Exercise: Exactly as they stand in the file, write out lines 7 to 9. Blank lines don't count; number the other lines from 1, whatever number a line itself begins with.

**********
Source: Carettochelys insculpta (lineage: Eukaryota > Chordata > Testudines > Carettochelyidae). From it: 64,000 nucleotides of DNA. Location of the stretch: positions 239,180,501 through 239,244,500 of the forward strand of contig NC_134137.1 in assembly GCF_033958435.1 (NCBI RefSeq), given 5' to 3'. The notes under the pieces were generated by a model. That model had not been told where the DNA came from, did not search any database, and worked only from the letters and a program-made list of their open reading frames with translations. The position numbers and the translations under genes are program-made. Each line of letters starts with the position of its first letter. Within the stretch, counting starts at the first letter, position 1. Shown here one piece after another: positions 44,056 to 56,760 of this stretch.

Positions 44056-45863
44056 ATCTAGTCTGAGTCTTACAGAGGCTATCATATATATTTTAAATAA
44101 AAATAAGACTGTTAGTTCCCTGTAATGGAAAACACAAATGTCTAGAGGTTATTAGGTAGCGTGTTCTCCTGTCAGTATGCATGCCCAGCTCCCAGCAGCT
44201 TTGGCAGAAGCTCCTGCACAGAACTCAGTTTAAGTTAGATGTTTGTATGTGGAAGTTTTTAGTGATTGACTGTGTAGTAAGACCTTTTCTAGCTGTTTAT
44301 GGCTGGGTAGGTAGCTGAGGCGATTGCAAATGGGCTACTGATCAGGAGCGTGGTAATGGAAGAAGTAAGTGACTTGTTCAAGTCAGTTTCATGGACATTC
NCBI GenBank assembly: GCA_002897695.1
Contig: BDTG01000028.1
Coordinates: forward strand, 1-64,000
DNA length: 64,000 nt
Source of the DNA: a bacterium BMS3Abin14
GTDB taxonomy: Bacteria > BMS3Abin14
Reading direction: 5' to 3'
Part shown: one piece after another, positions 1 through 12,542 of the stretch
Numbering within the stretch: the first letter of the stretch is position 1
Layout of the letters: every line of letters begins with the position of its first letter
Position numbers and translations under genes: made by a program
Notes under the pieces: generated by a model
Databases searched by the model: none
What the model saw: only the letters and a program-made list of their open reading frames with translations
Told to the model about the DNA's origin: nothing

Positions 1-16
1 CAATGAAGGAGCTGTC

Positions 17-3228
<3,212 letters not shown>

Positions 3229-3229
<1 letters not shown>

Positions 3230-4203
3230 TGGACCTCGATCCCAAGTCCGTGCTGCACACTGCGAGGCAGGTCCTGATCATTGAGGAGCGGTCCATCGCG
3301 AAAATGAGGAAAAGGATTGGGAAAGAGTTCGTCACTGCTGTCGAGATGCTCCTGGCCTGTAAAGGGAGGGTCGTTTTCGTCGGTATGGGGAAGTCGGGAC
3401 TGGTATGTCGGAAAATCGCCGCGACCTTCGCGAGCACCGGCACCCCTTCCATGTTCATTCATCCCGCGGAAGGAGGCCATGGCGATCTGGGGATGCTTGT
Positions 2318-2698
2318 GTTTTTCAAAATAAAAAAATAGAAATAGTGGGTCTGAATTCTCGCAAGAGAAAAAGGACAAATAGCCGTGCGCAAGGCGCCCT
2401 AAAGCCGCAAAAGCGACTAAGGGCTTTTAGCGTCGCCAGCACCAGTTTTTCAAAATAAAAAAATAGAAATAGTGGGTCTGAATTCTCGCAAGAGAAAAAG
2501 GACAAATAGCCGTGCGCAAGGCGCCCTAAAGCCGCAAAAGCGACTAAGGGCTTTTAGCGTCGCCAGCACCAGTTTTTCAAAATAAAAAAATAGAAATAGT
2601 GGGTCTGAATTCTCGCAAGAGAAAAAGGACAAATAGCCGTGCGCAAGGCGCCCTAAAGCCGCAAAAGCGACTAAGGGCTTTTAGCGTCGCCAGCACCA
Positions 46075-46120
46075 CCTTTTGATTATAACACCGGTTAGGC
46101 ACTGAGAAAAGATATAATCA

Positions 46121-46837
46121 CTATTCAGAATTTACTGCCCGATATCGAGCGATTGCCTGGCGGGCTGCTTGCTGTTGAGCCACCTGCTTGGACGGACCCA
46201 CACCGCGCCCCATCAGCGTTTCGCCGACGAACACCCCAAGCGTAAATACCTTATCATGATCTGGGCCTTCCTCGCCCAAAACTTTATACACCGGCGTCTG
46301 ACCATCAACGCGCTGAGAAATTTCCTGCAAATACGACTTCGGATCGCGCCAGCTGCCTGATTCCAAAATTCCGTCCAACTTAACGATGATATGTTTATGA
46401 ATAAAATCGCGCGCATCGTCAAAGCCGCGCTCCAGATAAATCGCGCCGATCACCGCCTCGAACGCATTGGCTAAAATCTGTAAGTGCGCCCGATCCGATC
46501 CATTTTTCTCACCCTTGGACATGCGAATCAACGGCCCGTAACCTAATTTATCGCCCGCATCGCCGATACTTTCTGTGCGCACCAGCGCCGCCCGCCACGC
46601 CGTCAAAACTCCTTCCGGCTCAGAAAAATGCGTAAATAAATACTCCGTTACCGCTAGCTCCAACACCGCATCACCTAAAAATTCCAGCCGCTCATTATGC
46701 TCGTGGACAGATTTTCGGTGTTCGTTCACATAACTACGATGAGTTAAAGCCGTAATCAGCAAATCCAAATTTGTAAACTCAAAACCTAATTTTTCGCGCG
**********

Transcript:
NCBI GenBank assembly: GCA_002897695.1
Contig: BDTG01000028.1
Coordinates: forward strand, 1-64,000